The kafala, an adoption that is not an adoption (1) | Marianne Roux-Bouzidi, Elizabeth Grech, kafala, Moudawana, ABEK, makfoul
The kafala, an adoption that is not an adoption (1) Print
Marianne Roux-Bouzidi   

In Islam, descent is only recognized by ties of blood. Adoption1 as practiced in most countries where parental rights are totally transmitted to the adopter is therefore proscribed. In fact, it is to preserve the patriarchal values such as patronymy, the inheritance system and forbidden marriage, that the Muslim law has established a regulation to substitute the model of adoption: the kafala.

Even today, in almost all Muslim countries (except Turkey, Indonesia and Tunisia - but in Tunisia, the Islamists want the government to open debate in order to change the law) it is the kafala that allows adults to take care of abandoned minors in accordance with Islamic law.

 

//ABEK, MoroccoABEK, Morocco

 

The kafala: a plural legal reality

In the Muslim legal system, the kafala is a kind of delegation of parental authority by which the kafil (adoptive parent) agrees to support the makfoul (adopted child) until he/she is of age. The verb takafala in Arabic means to take care of an orphan by providing all his/her basic needs (food, clothing, education).

In Morocco, there are two types of kafala: It is the judge who issues the judicial kafala that only concerns abandoned children permanently placed in orphanages (the child may have a known or unknown filiation). The notary-certified kafala is for children whose lineage is known. A notary establishes the deed with parental consent. Both are revocable at any time.

Traditionally, the notary-certified kafala was used within the same family. The new-born child was left to the care of a sterile relative or to a relative who for example has no male child. The child’s education was then taken care of by the whole circle of relatives. Today, since the nuclear household model has significantly undermined the institution of the extended family, this form of kafala is less practiced. In the specific case of Morocco, this form of kafala is used by rich families to employ young girls as domestic servants (in exchange for money or property given to their parents), thus diverting the protective guardianship function and turning it into an instrument of child exploitation and abuse.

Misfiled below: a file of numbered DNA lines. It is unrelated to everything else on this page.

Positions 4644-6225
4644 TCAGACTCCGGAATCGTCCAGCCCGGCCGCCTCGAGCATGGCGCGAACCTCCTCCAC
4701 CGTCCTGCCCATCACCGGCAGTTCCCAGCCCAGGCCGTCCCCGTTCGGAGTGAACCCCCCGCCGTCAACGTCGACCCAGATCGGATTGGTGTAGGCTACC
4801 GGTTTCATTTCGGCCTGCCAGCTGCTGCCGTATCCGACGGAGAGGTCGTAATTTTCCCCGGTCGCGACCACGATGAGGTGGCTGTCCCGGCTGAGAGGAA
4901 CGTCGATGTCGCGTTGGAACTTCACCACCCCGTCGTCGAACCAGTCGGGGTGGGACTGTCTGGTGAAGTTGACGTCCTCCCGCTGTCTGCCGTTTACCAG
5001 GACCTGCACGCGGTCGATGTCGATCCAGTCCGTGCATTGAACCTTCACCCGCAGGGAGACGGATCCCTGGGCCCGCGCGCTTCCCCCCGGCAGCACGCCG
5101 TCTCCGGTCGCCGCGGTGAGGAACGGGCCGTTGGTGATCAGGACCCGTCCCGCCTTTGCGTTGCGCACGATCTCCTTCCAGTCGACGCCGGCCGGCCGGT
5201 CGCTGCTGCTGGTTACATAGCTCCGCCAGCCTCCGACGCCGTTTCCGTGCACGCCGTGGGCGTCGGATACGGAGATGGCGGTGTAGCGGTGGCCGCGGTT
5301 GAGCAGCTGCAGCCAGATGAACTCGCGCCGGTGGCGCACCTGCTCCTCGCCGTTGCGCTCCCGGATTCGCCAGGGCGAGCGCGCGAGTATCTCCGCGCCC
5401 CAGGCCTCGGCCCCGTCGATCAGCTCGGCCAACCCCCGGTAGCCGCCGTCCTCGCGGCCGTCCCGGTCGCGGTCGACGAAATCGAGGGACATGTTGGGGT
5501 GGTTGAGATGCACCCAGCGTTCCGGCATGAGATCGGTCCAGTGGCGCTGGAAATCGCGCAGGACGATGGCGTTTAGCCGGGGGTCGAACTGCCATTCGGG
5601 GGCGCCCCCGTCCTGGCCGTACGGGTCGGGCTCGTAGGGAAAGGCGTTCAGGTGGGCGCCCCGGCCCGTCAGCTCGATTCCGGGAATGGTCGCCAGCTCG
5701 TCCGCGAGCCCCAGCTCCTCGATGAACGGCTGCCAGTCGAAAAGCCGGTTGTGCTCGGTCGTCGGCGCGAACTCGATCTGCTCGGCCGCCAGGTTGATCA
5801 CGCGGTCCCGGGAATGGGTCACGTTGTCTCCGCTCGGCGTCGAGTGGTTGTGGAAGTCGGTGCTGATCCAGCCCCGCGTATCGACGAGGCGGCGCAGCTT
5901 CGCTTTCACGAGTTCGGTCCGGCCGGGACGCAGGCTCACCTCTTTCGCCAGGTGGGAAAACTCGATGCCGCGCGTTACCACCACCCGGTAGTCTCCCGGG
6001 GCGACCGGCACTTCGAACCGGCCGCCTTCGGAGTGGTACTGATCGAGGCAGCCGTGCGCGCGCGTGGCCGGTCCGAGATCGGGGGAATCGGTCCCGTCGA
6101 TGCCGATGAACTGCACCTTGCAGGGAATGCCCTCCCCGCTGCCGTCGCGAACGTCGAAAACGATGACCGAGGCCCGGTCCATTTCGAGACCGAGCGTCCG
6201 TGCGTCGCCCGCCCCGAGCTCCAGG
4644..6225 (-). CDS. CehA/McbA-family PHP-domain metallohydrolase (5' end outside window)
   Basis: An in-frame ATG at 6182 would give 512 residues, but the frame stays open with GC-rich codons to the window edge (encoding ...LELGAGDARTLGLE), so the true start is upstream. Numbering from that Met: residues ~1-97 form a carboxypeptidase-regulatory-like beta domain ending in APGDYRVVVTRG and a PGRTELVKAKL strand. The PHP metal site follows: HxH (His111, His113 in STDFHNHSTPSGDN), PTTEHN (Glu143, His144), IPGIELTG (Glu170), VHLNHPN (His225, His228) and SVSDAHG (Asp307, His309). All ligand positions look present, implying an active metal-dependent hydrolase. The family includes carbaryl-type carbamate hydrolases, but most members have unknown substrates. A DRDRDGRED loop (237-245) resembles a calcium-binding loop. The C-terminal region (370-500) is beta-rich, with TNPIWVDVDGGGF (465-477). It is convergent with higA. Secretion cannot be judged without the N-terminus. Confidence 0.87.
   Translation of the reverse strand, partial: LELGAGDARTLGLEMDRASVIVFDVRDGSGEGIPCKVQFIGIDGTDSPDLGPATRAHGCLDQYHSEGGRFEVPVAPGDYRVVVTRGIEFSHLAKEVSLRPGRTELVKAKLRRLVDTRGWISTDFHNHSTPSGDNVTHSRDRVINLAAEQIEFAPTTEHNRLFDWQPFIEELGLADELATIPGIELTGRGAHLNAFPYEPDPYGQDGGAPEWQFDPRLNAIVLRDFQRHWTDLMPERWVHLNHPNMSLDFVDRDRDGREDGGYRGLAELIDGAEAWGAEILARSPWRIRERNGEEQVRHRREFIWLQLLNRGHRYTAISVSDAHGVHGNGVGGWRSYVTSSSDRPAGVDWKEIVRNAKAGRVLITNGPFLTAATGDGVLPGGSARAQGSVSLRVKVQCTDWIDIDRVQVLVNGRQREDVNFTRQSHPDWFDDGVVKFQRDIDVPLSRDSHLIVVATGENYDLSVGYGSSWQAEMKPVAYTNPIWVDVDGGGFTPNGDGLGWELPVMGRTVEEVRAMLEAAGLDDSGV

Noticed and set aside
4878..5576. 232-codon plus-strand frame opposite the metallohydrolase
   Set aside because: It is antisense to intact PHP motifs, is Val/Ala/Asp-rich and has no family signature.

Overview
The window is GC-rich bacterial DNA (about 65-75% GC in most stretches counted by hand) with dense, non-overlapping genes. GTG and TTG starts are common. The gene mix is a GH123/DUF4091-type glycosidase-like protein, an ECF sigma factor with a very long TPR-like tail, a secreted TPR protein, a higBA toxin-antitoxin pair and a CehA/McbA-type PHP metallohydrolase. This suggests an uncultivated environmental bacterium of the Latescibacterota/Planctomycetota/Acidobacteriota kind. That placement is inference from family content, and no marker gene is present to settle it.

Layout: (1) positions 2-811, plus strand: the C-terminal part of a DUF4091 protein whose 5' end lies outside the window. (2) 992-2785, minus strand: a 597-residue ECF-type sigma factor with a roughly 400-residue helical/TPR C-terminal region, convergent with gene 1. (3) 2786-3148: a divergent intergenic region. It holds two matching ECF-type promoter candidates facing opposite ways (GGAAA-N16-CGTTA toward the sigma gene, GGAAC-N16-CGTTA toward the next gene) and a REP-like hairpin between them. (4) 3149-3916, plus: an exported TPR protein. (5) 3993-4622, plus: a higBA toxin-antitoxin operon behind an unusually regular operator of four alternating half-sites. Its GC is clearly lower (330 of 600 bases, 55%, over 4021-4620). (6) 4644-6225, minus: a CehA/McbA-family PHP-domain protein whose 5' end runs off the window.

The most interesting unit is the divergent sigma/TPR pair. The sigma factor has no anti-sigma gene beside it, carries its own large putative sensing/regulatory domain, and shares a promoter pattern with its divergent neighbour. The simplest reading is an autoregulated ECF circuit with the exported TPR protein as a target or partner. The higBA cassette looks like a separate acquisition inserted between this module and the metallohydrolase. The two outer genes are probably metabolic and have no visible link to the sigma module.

In the case of the judicial kafala the procedures undertaken by the legal guardians are clearly part of the logic of adoption. It consists of taking care of an abandoned child who is in an orphanage. After the first draft of a law in 1993, is it the royal Dahir of 13/06/2002 governing the procedures for the care of these ostracized children. It took all this time indeed to ensure that authorities become aware of the phenomenon of child abandonment, which has amplified in 80’s and 90’s, and to develop an appropriate response to this situation.

 

The kafala, an adoption that is not an adoption (1) | Marianne Roux-Bouzidi, Elizabeth Grech, kafala, Moudawana, ABEK, makfoul

 

Abandonments: a consequence of the stigmatised single mothers

In 2010, a study on abandoned children in Morocco conducted by UNICEF and the Moroccan League for Child Welfare described the dramatic situation. While the official statistics for 2008 counted 4554 children abandoned at birth, the number had to be revised upwards (as all abandonments were not counted) to reach 2% of total births of the country, i.e. 6840 children.